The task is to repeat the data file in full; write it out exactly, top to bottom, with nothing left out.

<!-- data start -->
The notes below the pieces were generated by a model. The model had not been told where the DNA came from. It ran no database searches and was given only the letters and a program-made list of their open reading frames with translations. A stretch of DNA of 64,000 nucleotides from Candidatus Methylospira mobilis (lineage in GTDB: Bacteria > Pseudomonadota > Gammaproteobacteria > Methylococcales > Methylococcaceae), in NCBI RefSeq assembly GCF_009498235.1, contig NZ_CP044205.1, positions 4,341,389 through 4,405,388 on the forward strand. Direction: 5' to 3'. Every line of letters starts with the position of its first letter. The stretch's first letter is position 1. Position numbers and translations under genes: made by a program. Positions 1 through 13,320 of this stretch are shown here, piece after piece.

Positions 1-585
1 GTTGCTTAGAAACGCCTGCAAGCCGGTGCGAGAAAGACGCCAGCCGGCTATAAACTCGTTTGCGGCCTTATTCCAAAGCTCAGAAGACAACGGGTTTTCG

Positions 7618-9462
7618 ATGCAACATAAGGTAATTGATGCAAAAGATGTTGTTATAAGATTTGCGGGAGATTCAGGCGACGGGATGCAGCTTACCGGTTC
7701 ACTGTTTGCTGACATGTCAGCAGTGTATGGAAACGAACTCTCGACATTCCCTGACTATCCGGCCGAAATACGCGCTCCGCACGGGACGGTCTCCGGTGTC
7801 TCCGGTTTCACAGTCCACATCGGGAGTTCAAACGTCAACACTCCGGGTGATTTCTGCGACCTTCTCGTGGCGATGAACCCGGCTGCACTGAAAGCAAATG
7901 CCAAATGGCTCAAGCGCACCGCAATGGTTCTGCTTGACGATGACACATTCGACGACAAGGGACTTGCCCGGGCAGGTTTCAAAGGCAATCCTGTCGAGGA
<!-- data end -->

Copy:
The notes below the pieces were generated by a model. The model had not been told where the DNA came from. It ran no database searches and was given only the letters and a program-made list of their open reading frames with translations. A stretch of DNA of 64,000 nucleotides from Candidatus Methylospira mobilis (lineage in GTDB: Bacteria > Pseudomonadota > Gammaproteobacteria > Methylococcales > Methylococcaceae), in NCBI RefSeq assembly GCF_009498235.1, contig NZ_CP044205.1, positions 4,341,389 through 4,405,388 on the forward strand. Direction: 5' to 3'. Every line of letters starts with the position of its first letter. The stretch's first letter is position 1. Position numbers and translations under genes: made by a program. Positions 1 through 13,320 of this stretch are shown here, piece after piece.

Positions 1-585
1 GTTGCTTAGAAACGCCTGCAAGCCGGTGCGAGAAAGACGCCAGCCGGCTATAAACTCGTTTGCGGCCTTATTCCAAAGCTCAGAAGACAACGGGTTTTCG

Positions 7618-9462
7618 ATGCAACATAAGGTAATTGATGCAAAAGATGTTGTTATAAGATTTGCGGGAGATTCAGGCGACGGGATGCAGCTTACCGGTTC
7701 ACTGTTTGCTGACATGTCAGCAGTGTATGGAAACGAACTCTCGACATTCCCTGACTATCCGGCCGAAATACGCGCTCCGCACGGGACGGTCTCCGGTGTC
7801 TCCGGTTTCACAGTCCACATCGGGAGTTCAAACGTCAACACTCCGGGTGATTTCTGCGACCTTCTCGTGGCGATGAACCCGGCTGCACTGAAAGCAAATG
7901 CCAAATGGCTCAAGCGCACCGCAATGGTTCTGCTTGACGATGACACATTCGACGACAAGGGACTTGCCCGGGCAGGTTTCAAAGGCAATCCTGTCGAGGA